We have hope because He lives. We face struggles in life that seem to push us down, locking us in, but the word of God will not be chained. There is hope. What seems unbearable today, what threatens to kill our spirit and lives will not be the end of the story because if he rose we will rise with him. Remember and keep remembering because if we lose faith he will have faith for us because he cannot deny himself. Remember and keep remembering, because you need hope in your fear. Remember and keep remembering because the world also needs hope that Christ really can overcome the world. Remember and keep remembering and remind them because our hope cannot be chain, it cannot be buried and it cannot be killed because Jesus Christ rose from the dead, descended from David and is the good news that we need today. Remember and keep remembering, open yourselves up to the Spirit of God and become aware of what He is doing and would like us to join Him in. Remember who you were and who you are. And let us all be instruments of the grace that gives hope for a kingdom not of this world, one that is here today and will be to the end of ages to come.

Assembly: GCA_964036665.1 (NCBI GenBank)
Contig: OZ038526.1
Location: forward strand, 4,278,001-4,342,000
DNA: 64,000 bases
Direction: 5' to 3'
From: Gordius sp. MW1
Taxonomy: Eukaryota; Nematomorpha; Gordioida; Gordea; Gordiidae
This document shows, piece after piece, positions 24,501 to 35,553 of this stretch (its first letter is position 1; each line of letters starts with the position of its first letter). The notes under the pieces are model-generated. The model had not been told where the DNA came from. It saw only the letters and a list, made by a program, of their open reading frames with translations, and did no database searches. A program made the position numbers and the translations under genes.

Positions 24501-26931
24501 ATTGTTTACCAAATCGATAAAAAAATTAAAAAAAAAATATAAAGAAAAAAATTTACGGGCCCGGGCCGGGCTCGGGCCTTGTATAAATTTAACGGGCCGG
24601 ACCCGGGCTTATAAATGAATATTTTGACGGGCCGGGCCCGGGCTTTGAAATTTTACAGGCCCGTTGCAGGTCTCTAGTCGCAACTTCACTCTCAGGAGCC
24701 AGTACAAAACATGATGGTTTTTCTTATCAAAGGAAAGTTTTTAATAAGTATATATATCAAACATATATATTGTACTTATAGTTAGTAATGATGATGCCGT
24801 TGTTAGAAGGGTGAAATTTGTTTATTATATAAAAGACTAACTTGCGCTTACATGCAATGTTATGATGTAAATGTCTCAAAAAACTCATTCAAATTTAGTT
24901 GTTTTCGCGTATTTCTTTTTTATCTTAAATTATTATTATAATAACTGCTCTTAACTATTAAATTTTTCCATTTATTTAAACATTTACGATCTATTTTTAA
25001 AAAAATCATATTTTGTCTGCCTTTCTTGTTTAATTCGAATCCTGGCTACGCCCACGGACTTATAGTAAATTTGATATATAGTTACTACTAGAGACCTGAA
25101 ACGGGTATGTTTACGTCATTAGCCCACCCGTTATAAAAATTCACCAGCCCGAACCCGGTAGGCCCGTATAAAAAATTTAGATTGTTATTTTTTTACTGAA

About jwquaker

I’m sure everyone wants to know who I am…well if you are viewing this page you do. I’m Jared Warner and I am a pastor or minister recorded in the Evangelical Friends Church Mid America Yearly Meeting. To give a short introduction to the EFC-MA, it is a group of evangelical minded Friends in the Missouri, Kansas, Oklahoma, Texas, and Colorado. We are also a part of the larger group called Evangelical Friends International, which as the name implies is an international group of Evangelical Friends. For many outside of the Friends or Quaker traditions you may ask what a recorded minister is: the short answer is that I have demistrated gifts of ministry that our Yearly Meeting has recorded in their minutes. To translate this into other terms I am an ordained pastor, but as Friends we believe that God ordaines and mankind can only record what God has already done. More about myself: I have a degree in crop science from Fort Hays State University, and a masters degree in Christian ministry from Friends University. Both of these universities are in Kansas. I lived most of my life in Kansas on a farm in the north central area, some may say the north west. I currently live and minister in the Kansas City, MO area and am a pastor in a programed Friends Meeting called Willow Creek Friends Church.